Tomorrow – what years on your transcript count the most (and least) and do final grades count once your admitted? Be seeing you!

Daily Shameless Plug: The economics department everyone knows

For several years Mason had the distinction of being the only school in the world with two Nobel prize winners in Economics.  While that’s a pretty amazing accomplishment, I find our economics faculty are generally better known for all the press they garner than for the awards they receive.  Walter Williams has a regular column that appears in 140 newspapers and websites, and the rest of the faculty show up just about every week on the national news programs or in the national press.  Check out the latest – a New York Times article by Tyler Cowen:

A in a regular or B in Advanced Placement

I’m still at the national conference for the Collegeboard. Yes, that means I’m working on a Saturday (becuase I am VERY dedicated to you). One of the session was a meeting of ACAOPU (yes it is a very silly name) the Association of Chief Admissions Officers of Public Universities. A large discussion there with the big chief of Collegeboard, Gaston Caperton, focused on research about Advanced Placement courses. It seems that just taking the courses isn’t nearly as predictive of success in college as getting good grades in the course, and that becomes even more predictive with good scores on the test. I restrained myself from saying, “Duh.”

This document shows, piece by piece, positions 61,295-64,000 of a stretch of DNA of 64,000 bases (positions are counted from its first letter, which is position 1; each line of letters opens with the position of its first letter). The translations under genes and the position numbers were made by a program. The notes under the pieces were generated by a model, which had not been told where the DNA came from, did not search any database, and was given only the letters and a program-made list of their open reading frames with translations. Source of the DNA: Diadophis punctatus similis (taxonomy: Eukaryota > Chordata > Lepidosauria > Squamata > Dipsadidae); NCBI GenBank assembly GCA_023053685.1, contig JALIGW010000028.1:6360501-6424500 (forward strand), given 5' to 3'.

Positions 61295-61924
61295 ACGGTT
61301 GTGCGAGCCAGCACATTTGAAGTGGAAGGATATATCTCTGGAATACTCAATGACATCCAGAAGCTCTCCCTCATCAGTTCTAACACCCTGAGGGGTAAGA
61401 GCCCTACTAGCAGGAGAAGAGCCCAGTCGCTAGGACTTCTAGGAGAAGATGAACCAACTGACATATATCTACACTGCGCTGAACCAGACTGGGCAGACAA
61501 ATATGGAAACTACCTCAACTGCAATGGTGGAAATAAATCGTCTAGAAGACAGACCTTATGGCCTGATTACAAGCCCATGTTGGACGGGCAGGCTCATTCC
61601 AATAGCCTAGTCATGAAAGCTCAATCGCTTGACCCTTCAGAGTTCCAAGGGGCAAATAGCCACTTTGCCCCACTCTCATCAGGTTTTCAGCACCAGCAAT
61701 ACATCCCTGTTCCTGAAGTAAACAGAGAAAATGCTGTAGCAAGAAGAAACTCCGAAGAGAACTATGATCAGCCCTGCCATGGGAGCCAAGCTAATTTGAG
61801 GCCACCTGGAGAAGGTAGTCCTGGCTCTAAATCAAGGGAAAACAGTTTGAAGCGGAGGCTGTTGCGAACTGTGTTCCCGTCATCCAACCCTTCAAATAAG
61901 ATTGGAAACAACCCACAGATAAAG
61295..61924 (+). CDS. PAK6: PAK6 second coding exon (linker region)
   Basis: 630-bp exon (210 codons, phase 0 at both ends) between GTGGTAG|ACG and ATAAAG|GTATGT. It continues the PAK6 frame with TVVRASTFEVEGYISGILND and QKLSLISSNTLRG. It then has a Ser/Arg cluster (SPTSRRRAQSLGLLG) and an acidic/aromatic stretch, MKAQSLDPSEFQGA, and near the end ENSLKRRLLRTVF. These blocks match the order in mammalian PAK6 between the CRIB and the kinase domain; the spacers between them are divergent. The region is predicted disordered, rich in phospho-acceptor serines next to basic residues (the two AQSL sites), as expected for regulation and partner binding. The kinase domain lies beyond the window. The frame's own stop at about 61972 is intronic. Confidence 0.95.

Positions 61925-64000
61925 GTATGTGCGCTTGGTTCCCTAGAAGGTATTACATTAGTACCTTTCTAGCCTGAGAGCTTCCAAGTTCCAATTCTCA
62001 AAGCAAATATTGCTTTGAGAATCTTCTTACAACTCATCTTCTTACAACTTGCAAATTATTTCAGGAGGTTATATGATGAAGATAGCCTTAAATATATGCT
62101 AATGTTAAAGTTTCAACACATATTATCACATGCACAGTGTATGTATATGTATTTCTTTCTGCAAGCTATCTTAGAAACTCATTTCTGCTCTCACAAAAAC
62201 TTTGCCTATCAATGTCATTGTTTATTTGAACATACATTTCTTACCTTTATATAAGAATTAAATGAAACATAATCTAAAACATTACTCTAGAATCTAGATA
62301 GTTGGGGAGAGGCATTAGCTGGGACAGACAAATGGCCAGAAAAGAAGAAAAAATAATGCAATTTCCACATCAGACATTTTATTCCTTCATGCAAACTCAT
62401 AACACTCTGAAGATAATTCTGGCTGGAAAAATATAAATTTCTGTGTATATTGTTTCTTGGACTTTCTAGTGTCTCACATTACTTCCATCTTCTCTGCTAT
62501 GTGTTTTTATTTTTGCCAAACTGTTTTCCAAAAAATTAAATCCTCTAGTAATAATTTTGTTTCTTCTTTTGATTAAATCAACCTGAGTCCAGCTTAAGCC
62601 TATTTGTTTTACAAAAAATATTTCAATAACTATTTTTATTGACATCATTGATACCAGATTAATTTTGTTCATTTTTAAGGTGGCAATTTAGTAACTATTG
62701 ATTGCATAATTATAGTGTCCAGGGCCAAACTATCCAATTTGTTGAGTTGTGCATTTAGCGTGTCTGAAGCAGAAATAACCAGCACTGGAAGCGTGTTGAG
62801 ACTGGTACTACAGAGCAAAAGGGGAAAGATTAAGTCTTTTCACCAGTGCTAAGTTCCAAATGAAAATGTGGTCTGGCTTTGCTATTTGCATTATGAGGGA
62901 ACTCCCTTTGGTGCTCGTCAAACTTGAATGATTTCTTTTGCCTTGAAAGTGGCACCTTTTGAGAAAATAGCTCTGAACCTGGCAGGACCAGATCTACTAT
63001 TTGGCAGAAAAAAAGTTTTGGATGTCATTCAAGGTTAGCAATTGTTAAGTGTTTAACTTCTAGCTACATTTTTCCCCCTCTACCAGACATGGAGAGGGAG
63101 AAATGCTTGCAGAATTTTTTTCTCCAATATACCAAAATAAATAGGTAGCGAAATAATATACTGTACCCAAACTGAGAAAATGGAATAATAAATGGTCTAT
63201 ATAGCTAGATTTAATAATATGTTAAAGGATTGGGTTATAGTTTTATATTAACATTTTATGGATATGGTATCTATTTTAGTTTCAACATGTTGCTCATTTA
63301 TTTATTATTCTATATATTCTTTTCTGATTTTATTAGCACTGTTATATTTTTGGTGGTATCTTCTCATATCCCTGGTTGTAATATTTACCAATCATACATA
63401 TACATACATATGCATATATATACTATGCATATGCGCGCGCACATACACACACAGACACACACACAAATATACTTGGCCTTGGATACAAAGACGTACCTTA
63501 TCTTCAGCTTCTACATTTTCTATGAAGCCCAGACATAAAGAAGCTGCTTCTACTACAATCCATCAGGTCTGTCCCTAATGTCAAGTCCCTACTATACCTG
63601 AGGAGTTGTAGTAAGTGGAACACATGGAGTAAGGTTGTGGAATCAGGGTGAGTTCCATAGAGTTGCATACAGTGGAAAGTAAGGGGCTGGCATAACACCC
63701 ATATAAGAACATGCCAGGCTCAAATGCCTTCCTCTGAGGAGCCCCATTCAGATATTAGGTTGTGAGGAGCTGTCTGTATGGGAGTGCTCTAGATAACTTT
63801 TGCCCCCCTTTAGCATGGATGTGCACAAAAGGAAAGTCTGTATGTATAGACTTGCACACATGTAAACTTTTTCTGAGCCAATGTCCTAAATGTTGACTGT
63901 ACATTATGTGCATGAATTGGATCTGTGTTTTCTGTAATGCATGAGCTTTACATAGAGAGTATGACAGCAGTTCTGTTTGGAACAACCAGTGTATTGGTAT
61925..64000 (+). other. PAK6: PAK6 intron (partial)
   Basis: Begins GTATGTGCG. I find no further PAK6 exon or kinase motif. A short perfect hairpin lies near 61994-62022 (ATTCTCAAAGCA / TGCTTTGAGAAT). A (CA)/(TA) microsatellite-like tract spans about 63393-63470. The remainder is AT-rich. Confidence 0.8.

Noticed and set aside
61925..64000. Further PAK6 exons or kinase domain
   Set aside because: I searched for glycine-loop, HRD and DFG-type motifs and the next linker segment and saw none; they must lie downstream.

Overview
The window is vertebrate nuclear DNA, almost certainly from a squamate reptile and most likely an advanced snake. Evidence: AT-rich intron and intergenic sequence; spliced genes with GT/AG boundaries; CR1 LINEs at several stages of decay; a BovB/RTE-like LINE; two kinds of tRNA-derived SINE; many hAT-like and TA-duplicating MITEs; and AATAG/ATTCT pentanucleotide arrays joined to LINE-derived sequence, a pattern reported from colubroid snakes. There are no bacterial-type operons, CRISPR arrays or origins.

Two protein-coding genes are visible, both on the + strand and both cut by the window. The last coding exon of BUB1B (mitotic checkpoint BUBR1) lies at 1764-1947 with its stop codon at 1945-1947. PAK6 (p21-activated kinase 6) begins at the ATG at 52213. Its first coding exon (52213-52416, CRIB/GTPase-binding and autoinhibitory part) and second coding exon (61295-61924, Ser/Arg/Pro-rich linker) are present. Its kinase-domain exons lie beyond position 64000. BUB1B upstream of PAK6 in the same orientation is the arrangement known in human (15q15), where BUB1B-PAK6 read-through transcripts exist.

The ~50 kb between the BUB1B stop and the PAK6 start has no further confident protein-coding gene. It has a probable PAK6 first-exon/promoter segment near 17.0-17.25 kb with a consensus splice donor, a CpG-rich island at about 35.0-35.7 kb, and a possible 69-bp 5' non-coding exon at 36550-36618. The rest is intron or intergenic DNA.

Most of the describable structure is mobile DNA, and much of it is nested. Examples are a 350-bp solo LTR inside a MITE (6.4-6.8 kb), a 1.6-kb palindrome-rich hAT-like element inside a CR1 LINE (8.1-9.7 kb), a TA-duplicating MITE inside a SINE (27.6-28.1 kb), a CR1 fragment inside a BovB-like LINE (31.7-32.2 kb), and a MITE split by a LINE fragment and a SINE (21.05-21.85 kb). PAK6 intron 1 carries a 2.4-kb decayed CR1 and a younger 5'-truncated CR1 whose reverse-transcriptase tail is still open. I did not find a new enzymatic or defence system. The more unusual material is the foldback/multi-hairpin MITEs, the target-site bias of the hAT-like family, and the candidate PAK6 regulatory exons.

I do, however, get asked ALL THE TIME how many AP or IB courses students need to take and how those grades are looked at compared to regular courses, and whether tests will be taken into account. Here’s what some of the most competitive publics said:

We want to see a rigorous curriculum, and generally that means taking some AP/IB courses. there is no specific number, but the competition is increasing as more schools offer them, more of them, and more students take more of them. Also, bogus AP courses make us laugh (one Dean claimed to have seen AP Gym).

The old sarcastic reply was repeated – do we like B in AP or A in regular: we prefer to see A’s in AP courses (kind of a jerk response, but I’ve used it). Truth is that very situation varies so it will change from place to place, student to student, and day to day…but you can assume that at the MOST competitive institutions everyone took very rigorous courses and geneally received great grades (or they can hit the three point from outside the line, or Daddy has his name on a building).

Scores, however, are a different matter. For AP’s taken in your senior year, we don’t even have scores until long after decisions are made. No one reported going back to look at scores after the admission decision was made, or giving much weight to scores they do have.